Amid store closures, Crocs Inc. reported revenues that exceeded guidance, coming in at $267.9 million for the first quarter of 2017 ended March 31. On a constant currency basis, revenues decreased 4.4 percent, compared to the first quarter of 2016.
Gross margin exceeded the company’s guidance as well, coming in at 49.9 percent compared to 46.3 percent in 2016, representing a 350 basis point improvement over the prior year’s first quarter. The improvement is attributable to higher-quality sales, a shift to a higher percentage of molded product and lower input costs.
Selling, general and administrative expenses (SG&A) were $118 million compared to $115.1 million in the first quarter of 2016, an increase of 2.5 percent. Included in the first quarter 2017 results are $2.2 million of costs relating to Crocs’ SG&A reduction initiatives.
“We turned in solid first quarter results by delivering improved product, launching a new and engaging marketing campaign and realizing early benefits from the operational improvements that we’ve been focused on,” said CEO Gregg Ribatt during a conference call. “Our spring and summer 2017 line has been well received by customers and consumers. We’ll continue to keep our clogs fresh and exciting, and grow our business in the sandals, flip, and slide category. Each of these categories represents a significant opportunity for growth for us.”
Net income attributable to common stockholders was $7.2 million, or 8 cents per diluted share. Excluding $2.2 million related to SG&A reduction initiatives, Crocs reported a non-GAAP net income attributable of $9.3 million, or 11 cents a share, topping Wall Street’s consensus estimate of 3 cents. In the year-ago period, Crocs earned $6.4 million, or 7 cents a share, on both a GAAP and non-GAAP basis.
Analysts polled by Thomson Reuters First Call expected earnings of 3 cents per share and revenues of $258.1 million. On Wednesday, shares of Crocs grew $1.08, or 17.4 percent, to $7.28.
“As I look back to the first quarter, I’m pleased with our results and the traction we’re beginning to achieve,” said Andrew Rees, who will become Crocs’ president and CEO on June 1. “We’re improving our product line, brand perception and go-to-market capabilities. Specifically, we’re focusing on clogs, sandals, flips and slides by bringing newness and innovation to these important silhouettes for Crocs.”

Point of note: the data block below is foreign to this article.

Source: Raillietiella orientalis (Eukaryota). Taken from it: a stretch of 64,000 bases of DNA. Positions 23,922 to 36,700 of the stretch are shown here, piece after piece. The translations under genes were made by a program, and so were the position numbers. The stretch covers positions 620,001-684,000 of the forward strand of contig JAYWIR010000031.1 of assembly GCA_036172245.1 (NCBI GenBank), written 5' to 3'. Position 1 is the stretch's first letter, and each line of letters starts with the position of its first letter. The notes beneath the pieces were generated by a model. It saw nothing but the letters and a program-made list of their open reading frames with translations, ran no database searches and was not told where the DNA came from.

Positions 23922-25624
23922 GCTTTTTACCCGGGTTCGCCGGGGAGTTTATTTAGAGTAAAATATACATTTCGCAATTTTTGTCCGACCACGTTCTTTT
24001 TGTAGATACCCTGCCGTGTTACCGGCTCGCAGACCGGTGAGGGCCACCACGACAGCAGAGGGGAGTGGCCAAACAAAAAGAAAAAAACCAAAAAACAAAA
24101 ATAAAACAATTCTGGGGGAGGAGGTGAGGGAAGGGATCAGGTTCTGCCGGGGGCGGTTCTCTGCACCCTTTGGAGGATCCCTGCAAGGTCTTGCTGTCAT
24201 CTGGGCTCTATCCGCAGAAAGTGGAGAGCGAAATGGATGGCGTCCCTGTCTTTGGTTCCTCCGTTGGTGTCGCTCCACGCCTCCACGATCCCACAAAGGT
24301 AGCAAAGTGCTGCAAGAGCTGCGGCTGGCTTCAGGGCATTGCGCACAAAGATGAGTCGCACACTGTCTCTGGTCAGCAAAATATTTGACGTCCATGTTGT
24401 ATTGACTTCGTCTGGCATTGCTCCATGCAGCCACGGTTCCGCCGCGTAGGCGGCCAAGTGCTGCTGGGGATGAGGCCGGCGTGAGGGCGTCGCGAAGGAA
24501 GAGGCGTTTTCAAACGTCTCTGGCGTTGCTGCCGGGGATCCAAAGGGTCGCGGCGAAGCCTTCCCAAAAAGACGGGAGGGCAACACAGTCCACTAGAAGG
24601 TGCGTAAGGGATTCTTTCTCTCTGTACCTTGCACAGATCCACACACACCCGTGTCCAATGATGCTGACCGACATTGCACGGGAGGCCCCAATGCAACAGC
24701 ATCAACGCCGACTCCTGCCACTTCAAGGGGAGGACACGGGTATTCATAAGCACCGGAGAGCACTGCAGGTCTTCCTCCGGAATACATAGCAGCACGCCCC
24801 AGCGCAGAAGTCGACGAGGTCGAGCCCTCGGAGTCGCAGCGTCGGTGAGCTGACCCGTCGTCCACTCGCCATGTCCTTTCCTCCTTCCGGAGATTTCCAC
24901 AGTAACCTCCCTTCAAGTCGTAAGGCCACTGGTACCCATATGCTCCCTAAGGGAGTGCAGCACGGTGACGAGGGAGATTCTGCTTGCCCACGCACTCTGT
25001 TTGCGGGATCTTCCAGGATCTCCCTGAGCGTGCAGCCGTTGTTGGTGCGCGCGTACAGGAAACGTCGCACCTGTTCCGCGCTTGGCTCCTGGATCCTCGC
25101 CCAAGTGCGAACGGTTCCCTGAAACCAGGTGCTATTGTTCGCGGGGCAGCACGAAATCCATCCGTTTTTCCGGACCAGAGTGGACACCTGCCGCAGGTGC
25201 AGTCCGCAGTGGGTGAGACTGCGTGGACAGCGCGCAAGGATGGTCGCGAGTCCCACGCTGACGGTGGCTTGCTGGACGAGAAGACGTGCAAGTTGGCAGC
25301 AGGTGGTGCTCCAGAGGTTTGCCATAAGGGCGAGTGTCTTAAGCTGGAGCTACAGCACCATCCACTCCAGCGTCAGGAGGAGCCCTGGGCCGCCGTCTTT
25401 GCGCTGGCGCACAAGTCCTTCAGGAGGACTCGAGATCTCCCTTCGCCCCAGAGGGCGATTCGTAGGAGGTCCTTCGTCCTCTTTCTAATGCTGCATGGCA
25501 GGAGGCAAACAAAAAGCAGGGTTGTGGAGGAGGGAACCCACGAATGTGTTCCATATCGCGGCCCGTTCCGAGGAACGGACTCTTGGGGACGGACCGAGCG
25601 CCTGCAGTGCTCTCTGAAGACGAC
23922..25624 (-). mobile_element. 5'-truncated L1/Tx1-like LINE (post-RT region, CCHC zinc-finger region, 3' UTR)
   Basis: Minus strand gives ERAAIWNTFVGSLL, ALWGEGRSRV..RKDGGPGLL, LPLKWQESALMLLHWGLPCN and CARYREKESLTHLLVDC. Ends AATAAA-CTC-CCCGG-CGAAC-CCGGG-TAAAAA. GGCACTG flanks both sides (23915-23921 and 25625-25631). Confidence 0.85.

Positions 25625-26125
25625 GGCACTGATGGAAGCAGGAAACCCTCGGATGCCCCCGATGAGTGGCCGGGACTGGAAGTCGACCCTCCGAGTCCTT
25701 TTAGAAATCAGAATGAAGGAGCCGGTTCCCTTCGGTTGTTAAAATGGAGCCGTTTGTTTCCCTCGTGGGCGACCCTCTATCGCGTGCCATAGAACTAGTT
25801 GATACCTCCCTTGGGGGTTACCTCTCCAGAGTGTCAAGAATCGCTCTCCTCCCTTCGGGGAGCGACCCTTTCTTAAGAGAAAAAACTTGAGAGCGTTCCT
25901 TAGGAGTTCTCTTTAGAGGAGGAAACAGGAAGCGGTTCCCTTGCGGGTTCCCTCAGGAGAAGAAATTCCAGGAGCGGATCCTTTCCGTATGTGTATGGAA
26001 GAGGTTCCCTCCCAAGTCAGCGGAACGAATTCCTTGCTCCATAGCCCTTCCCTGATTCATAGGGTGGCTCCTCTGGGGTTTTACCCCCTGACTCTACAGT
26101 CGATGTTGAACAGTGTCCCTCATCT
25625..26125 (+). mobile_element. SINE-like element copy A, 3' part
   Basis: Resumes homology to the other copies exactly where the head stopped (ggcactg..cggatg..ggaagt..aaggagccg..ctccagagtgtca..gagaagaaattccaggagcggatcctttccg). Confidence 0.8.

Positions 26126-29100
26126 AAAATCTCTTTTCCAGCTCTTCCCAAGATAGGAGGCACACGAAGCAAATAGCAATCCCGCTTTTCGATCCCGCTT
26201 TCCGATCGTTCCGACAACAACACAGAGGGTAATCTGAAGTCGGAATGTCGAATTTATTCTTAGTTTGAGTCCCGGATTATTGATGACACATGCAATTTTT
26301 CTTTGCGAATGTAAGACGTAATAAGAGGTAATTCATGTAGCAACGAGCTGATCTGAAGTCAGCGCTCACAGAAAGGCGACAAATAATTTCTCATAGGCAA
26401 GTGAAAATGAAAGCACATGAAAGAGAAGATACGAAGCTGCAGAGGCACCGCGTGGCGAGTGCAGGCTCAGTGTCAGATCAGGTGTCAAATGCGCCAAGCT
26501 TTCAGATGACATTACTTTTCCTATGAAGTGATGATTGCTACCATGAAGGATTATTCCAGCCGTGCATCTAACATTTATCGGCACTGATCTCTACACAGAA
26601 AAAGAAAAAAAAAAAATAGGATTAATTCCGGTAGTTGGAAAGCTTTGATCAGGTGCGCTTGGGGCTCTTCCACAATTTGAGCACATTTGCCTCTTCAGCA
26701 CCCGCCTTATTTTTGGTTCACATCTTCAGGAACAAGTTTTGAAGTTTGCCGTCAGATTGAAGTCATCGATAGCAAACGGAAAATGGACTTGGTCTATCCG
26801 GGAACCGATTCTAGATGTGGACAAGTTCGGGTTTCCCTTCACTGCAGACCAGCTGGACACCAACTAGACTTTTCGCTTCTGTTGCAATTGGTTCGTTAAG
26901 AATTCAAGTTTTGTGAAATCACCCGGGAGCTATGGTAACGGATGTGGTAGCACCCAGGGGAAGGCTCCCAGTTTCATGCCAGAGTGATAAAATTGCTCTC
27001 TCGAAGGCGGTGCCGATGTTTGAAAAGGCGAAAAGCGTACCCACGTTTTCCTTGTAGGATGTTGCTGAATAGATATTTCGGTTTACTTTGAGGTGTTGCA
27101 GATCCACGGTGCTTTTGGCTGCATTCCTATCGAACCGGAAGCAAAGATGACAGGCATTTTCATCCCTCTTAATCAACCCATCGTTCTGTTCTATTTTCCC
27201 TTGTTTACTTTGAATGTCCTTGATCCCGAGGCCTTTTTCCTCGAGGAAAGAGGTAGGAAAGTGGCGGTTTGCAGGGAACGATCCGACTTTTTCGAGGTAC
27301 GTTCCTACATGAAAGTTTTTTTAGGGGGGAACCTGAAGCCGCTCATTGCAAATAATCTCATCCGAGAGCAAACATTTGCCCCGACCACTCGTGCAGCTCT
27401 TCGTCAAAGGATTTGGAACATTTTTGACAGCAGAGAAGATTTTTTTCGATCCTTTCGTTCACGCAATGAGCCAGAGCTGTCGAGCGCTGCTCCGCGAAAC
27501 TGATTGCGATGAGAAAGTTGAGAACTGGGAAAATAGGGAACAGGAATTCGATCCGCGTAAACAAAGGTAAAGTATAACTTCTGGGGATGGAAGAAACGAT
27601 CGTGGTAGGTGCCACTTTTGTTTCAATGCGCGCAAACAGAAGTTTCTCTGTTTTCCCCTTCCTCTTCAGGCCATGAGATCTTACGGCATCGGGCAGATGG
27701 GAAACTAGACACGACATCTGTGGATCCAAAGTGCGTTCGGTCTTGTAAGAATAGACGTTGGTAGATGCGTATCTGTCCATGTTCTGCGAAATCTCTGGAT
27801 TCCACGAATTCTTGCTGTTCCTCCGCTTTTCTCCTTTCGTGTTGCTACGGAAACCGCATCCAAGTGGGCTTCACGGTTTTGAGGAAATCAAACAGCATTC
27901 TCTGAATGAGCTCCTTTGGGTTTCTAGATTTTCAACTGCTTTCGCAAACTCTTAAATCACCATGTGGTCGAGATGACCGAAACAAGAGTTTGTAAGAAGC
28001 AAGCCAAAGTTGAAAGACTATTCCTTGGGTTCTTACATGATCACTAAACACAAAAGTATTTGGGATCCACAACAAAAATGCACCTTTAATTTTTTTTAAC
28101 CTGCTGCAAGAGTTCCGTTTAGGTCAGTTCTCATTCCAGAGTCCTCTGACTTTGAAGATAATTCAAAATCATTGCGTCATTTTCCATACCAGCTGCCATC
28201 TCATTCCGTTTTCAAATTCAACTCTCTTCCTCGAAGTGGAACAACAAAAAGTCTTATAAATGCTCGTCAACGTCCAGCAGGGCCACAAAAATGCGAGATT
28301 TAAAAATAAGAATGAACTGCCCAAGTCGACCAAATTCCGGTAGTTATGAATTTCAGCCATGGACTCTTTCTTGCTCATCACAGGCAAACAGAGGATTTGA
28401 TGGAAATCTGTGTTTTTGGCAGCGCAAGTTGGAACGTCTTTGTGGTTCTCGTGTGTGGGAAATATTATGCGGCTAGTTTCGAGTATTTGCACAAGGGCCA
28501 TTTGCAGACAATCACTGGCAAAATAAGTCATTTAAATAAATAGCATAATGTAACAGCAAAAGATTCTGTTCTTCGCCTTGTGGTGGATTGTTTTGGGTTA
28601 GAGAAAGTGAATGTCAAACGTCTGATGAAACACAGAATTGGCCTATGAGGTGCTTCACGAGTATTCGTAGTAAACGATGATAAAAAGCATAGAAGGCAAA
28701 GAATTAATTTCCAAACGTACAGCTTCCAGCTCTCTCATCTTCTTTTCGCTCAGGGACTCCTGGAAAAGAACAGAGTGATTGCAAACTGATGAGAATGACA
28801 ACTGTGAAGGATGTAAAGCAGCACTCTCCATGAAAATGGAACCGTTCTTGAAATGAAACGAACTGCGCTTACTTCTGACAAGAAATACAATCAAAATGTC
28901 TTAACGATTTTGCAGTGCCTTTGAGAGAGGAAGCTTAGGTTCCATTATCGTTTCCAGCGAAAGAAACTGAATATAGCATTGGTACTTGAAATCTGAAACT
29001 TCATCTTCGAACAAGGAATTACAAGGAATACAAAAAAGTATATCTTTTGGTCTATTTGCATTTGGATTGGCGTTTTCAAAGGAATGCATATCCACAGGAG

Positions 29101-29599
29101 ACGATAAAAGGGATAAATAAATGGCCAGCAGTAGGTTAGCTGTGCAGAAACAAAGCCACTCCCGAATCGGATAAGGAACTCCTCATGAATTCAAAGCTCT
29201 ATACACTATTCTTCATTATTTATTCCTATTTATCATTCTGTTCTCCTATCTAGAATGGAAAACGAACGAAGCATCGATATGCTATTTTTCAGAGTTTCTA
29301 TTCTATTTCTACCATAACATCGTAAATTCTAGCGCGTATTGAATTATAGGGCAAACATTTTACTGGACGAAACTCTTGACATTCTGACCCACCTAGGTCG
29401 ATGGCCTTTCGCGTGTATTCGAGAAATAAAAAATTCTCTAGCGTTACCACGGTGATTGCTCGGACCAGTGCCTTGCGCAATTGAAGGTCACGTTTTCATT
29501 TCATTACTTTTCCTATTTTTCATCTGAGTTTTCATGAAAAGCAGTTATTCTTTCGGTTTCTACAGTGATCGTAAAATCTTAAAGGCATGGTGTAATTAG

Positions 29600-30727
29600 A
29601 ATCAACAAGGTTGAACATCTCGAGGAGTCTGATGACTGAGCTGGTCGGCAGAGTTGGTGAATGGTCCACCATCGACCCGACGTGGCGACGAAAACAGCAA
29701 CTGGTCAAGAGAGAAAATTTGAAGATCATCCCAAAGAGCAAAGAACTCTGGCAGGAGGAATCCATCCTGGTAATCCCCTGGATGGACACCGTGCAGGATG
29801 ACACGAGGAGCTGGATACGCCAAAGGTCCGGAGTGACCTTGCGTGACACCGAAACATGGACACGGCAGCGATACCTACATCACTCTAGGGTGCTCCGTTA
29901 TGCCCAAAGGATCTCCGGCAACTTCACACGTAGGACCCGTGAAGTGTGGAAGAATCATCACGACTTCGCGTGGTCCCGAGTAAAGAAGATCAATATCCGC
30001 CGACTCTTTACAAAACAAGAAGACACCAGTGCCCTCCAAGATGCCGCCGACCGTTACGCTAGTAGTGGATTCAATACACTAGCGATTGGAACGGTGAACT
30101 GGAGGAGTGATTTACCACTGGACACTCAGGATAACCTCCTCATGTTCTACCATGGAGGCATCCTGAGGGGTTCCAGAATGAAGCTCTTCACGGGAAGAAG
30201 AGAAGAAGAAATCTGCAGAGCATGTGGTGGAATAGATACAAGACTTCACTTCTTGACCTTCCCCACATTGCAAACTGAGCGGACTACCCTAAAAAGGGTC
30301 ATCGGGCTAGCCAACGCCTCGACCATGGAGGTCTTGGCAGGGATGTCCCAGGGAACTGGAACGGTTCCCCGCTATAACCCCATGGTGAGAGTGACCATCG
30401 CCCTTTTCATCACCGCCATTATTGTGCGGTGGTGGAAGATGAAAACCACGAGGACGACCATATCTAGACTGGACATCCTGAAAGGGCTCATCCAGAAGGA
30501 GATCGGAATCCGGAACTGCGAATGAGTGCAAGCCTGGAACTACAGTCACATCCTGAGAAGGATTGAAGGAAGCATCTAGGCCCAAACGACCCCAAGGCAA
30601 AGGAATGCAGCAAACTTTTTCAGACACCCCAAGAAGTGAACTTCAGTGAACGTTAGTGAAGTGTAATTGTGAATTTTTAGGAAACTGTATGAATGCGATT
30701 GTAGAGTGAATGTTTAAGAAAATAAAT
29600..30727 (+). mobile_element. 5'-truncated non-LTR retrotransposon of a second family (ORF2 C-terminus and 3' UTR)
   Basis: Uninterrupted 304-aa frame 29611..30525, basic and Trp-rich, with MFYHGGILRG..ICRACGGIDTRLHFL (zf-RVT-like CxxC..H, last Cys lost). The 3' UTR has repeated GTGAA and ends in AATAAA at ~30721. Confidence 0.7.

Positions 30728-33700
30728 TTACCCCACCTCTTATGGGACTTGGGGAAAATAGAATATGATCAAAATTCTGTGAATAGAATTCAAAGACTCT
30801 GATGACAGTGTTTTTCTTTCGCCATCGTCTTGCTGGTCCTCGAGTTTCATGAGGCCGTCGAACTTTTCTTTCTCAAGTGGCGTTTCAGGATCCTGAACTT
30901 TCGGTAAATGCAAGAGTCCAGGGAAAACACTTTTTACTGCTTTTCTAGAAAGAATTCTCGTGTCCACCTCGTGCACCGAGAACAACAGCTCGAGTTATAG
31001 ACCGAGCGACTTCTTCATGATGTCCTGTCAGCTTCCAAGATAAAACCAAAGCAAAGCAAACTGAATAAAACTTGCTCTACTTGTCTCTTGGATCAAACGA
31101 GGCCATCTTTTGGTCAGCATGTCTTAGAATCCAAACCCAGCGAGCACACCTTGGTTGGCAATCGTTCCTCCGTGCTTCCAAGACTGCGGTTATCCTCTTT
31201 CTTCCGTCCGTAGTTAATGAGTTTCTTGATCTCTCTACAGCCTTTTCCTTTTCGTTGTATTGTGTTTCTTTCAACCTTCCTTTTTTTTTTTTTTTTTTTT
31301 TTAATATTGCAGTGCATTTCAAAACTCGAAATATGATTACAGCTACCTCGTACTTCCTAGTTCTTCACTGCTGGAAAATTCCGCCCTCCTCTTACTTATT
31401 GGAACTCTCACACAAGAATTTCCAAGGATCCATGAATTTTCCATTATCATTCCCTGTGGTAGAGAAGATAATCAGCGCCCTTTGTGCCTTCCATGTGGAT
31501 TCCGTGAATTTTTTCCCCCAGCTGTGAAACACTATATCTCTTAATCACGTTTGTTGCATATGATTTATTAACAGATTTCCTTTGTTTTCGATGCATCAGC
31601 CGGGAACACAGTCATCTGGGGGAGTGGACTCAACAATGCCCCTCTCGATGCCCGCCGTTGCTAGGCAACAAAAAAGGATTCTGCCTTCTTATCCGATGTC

Carrie Teffner, EVP and CFO, said Crocs sold 16.4 million pairs of shoes in the first quarter – a 0.8 percent increase from the prior year. The average selling price of footwear was $16.11, down 4.4 percent. “This was anticipated, as we increased our focus on core molded product which carries a lower ASP, but generates a higher gross margin,” she said.
Teffner said the company expects revenues to be between $305 million and $315 million in the second quarter. This range incorporates the impact of the transition of company-operated stores in the Middle East and China, a lower store count, reduced discount channel sales as Crocs continues to elevate its brand and the sale of its Taiwan business in the fourth quarter of 2016.
“We expect second quarter gross margins to increase approximately 150 basis points over the prior year. Our SG&A for the quarter is expected to be relatively flat to last year, including approximately $3 million of charges to support our SG&A reduction plan,” she said. “The year is off to a good start with financial results that are in line with or above our guidance. We remain confident that our strategies will drive better quality sales and enable us to improve our bottom line profitability.”
Crocs now expects 2017 revenues to be down low single digits compared to 2016, whereas its prior guidance contemplated flat revenues.
Gross margin for 2017 is expected to be approximately 50 percent and SG&A to be between $495-500 million, down from the $500-505 million range previously provided. This range includes $7-10 million of charges associated with its SG&A reduction plan.
Crocs has entered into agreements transferring certain company-operated stores in the Middle East and China to distributors. In the Middle East, The Apparel Group will assume responsibility for all 13 of its operated stores and will become the exclusive distributor in several countries in this region. Crocs has entered into agreements in China to transfer 11 company-operated stores to existing distributors. While these transactions will reduce retail revenues, they advance the company’s strategic objective to reduce the number of company operated stores and to partner with strong distributors that are well positioned to help profitably grow business.
Photo courtesy Crocs